The past few years have seen an increasing emphasis on digital interpretation, outputs and capabilities within the museum sector. New and evolving technology offers amazing ways to interpret and display collections, and for engaging audiences.
Major funders increasingly anticipate that technology is utilised, with digital outputs and strategies promoted by the National Lottery Heritage Fund, Arts Council England and a myriad of funds and trusts.
This focus, alongside the rapid evolution of digital technologies into nearly every aspect of our lives, is generating a huge increase in digital files, documents, images and artefacts.
As we move away from physical objects, we risk losing the ability to care for our cultural heritage, and assume future generations will have the time, inclination and skills to manage digital collections. Data can easily be corrupted, made inaccessible through propriety software or lost through poor management and preservation. This is unacceptable for a sector that aims to preserve, and promote access to, a rich social and cultural heritage.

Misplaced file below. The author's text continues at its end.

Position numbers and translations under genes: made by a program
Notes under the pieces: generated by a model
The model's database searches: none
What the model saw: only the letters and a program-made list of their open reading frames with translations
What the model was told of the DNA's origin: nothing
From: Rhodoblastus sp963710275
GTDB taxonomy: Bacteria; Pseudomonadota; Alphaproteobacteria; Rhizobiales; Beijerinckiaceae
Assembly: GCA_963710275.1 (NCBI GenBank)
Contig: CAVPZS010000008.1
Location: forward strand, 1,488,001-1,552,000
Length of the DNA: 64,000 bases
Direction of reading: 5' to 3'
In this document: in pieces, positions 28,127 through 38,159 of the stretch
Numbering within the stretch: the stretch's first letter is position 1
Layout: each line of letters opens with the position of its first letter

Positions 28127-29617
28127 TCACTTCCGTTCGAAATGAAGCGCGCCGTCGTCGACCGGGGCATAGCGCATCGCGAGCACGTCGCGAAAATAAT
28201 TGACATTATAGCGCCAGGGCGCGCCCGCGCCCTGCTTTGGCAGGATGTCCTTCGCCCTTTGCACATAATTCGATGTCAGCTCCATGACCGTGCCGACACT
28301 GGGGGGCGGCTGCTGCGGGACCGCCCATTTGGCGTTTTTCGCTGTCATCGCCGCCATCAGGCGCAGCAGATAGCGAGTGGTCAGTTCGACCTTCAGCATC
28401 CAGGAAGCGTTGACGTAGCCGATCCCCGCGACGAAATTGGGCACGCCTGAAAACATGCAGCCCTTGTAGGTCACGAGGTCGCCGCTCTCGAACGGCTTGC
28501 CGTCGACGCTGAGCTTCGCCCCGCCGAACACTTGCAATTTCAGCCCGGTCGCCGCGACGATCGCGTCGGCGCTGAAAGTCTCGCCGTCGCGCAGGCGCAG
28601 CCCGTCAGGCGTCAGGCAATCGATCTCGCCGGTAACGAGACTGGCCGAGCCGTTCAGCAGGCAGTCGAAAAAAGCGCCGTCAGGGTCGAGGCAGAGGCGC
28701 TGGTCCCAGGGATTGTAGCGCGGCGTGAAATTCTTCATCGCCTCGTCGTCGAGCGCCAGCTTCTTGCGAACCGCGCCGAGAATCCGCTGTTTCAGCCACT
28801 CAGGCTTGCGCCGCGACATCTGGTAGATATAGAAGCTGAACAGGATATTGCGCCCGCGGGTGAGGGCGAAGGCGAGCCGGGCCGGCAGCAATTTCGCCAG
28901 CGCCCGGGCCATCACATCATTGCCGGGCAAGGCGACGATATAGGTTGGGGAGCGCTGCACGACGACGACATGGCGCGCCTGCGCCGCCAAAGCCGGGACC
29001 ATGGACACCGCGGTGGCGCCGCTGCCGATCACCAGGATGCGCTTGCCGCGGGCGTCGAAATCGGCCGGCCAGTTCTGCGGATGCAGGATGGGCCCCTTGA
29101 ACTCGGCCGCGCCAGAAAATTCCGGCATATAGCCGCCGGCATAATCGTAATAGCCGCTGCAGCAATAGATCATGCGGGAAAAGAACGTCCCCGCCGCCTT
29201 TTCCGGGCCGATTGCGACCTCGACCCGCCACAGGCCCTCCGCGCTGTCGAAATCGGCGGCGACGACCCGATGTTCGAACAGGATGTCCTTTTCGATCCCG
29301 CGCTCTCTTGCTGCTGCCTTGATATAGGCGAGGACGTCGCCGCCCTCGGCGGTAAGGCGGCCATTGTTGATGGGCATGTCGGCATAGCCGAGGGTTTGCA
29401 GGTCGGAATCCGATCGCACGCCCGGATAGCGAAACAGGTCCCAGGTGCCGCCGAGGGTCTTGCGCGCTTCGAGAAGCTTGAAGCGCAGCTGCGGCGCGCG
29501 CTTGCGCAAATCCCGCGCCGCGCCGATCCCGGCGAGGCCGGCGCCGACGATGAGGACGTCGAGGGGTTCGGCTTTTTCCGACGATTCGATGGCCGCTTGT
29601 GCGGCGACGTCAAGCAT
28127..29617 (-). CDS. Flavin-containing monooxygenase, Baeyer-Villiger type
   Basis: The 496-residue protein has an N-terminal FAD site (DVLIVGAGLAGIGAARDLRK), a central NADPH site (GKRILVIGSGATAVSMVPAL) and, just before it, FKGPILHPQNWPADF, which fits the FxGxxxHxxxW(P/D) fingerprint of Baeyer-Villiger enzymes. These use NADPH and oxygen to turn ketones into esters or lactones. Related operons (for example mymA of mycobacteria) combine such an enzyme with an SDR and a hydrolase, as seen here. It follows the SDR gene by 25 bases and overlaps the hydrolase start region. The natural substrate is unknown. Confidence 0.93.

Funders, strategic leads and sector support organisations need to join forces to plan for the future – for instance, supporting a trusted digital repository for the museum and cultural sector. Museums must consider how to care for our digital heritage just as much as we do with our physical, social, economic and documentary heritage.
Paddy McNulty is a museums consultant and the director of Paddy McNulty Associates